New China WFOE Taxes 1/19/2011

China Currency - WFOE TaxBeginning on December 1st 2010, all Wholly Foreign Owned Enterprises (WFOEs) in China will now be taxed the exact same as all other Chinese businesses. The two taxes that were formerly only charged to Chinese businesses, are now being added onto the tax bill of all WFOEs.

The two new taxes for WFOEs are:

1.       The Urban Maintenance and Construction Tax

2.       The Educational Surcharge Tax

This is the result of the so-called “national treatment” movement, which is a direct result of China joining the World Trade Organization (WTO).  One of the requirements for the WTO is to give all foreign and domestic businesses the same fair treatment.

In China, however, this means that the advantages and privileges that had initially been given to the WFOEs will no longer apply.

When China started to open its doors to foreign investment, both the central and local governments instituted a multitude of incentives to attract foreign capital. Such incentives included the “duty free for 3 years” program and certain tax reductions were given for five years to some companies. They also set up different kinds of incentives based on the city and provincial regulations in which WFOEs could utilize additional incentives.

It would not be a stretch to say that some of the WFOEs came to China specifically for these privileges. Even for the companies who had to invest in the Asian market, the incentives were most likely among the top things to consider when decided where to set up shop, because the saved money trickles down to additional profit.

Everybody who moved to China for the incentives knew that they wouldn’t last forever. The incentives began disappearing about five years ago as the 3 year free tax and 5 year tax reduction policies vanished. They first disappeared from the provincial development areas and now you would be hard pressed to find certain incentives even in the big development areas.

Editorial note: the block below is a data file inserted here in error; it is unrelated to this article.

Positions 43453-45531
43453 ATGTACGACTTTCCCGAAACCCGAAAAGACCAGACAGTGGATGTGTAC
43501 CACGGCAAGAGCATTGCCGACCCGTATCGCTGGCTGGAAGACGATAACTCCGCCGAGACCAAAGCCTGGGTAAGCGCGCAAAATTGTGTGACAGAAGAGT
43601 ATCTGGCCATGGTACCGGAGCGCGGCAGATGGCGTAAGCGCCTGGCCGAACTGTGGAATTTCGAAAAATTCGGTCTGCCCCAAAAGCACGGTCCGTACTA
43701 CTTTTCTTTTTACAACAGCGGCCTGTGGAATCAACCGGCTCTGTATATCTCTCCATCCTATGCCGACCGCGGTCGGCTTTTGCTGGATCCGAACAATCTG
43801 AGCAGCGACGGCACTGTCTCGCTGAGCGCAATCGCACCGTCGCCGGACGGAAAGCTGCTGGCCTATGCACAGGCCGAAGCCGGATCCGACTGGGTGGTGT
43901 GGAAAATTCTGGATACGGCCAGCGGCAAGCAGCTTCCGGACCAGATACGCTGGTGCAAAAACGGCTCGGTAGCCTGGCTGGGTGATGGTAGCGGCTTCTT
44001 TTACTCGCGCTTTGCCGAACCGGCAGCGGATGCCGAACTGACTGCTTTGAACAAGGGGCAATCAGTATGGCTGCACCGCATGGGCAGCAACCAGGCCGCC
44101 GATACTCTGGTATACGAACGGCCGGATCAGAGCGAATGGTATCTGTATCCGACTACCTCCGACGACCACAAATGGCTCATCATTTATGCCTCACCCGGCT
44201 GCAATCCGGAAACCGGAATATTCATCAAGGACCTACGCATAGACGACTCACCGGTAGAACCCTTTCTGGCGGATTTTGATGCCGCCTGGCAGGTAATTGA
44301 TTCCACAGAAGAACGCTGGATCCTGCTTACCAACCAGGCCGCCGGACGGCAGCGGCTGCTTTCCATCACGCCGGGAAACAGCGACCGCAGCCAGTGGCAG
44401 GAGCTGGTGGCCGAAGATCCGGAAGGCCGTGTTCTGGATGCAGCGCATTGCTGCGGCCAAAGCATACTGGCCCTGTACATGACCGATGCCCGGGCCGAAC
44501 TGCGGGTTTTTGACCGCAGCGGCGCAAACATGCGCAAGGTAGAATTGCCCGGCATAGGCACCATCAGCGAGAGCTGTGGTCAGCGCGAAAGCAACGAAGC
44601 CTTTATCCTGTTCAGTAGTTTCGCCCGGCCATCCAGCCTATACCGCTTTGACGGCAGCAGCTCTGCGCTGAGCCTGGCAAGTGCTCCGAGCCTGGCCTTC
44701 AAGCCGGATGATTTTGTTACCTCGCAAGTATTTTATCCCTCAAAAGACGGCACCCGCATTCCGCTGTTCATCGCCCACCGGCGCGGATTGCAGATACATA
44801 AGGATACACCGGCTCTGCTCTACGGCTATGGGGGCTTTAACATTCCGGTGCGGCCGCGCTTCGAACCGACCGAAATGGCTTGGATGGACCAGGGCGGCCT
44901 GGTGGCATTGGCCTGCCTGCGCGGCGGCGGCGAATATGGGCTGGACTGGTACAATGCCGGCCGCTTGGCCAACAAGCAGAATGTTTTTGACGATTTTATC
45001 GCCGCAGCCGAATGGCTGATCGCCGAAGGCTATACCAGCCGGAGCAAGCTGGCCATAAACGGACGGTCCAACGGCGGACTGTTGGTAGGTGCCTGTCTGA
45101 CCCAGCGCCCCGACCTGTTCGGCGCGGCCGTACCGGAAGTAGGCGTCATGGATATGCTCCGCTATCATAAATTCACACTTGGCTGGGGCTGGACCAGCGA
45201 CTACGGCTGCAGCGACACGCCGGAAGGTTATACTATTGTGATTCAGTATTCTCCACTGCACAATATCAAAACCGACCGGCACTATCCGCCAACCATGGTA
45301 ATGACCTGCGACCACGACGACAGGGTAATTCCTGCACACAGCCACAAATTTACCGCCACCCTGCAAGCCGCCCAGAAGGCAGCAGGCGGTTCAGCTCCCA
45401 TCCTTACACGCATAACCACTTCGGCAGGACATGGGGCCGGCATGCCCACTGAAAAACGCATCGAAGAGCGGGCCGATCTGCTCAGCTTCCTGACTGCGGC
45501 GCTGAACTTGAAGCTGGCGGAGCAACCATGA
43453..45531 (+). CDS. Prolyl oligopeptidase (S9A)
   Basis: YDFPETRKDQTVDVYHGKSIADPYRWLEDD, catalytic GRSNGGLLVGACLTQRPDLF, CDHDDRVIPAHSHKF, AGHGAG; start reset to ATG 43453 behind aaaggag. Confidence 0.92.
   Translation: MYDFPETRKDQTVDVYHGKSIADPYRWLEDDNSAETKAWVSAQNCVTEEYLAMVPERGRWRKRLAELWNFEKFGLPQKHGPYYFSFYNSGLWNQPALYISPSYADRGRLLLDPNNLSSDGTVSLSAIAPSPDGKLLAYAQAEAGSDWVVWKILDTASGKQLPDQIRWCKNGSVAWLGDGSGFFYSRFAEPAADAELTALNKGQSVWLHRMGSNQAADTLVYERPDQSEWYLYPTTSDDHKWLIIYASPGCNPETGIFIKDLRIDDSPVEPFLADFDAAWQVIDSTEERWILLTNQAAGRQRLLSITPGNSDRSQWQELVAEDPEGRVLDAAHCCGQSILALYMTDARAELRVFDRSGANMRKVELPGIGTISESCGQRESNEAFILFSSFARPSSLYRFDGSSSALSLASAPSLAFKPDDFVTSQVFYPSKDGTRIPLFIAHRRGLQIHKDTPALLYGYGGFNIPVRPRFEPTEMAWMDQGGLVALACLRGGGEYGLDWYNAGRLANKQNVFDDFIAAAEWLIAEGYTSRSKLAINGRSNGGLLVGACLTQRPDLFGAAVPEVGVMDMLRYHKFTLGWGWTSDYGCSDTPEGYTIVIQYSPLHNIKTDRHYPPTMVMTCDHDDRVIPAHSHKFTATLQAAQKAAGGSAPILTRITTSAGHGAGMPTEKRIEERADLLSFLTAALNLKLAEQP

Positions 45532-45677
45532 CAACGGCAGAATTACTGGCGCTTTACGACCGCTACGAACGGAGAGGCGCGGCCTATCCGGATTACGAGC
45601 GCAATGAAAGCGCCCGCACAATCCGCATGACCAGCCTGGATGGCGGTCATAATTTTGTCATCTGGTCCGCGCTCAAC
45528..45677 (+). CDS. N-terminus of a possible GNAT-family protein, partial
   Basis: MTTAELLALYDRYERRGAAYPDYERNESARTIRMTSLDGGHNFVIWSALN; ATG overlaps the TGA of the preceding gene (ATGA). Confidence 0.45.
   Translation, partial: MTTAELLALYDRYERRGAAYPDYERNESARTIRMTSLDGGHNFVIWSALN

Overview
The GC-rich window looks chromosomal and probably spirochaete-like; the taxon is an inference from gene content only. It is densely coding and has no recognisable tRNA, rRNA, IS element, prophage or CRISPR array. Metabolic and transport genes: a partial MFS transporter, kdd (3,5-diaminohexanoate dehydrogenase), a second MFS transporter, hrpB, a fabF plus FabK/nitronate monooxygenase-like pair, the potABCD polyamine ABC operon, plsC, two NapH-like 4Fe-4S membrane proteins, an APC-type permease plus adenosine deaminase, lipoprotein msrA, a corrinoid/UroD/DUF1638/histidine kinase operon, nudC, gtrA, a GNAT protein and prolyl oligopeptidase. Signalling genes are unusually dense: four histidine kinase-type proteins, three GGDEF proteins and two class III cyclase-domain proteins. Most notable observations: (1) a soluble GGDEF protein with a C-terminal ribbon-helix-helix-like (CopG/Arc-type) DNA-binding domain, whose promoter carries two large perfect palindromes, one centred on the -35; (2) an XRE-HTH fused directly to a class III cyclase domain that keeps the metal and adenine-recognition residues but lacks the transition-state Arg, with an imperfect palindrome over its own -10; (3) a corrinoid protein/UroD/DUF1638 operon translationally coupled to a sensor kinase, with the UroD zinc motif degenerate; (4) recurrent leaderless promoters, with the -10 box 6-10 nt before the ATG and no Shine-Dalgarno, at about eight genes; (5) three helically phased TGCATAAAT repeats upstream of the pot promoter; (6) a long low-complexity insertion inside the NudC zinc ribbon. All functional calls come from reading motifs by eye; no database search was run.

In addition, as part of China’s “green movement,” they are now introducing more incentives for the development of sustainable, eco-friendly companies and industries. This also means however, that the more labor-intensive industries will not be able to set up companies as easily, especially those who put off large amounts of pollution as a byproduct of production. China is now favoring the high tech industries and R&D enterprises that will bring forward thinking individuals with high levels of education into the country.

The “National Treatment” movement and the additional taxes have brought some negative sentiment among businesspeople towards their bottom lines. The additional taxes will actually not be much for most businesses, however this does indicate that China is changing, and moving towards the high tech industries and those focusing on green innovation.

This shift suggests a change in paradigm for China; when the former plan was to get as many companies to invest as possible, to the new idea of encouraging fewer companies of higher quality to invest. Don’t get me wrong, there are still plenty of incentives available out there, however you should not only focus on where you can find the best investment incentives but how you are going to compete in a strengthening marketplace with strong quality products at competitive prices.

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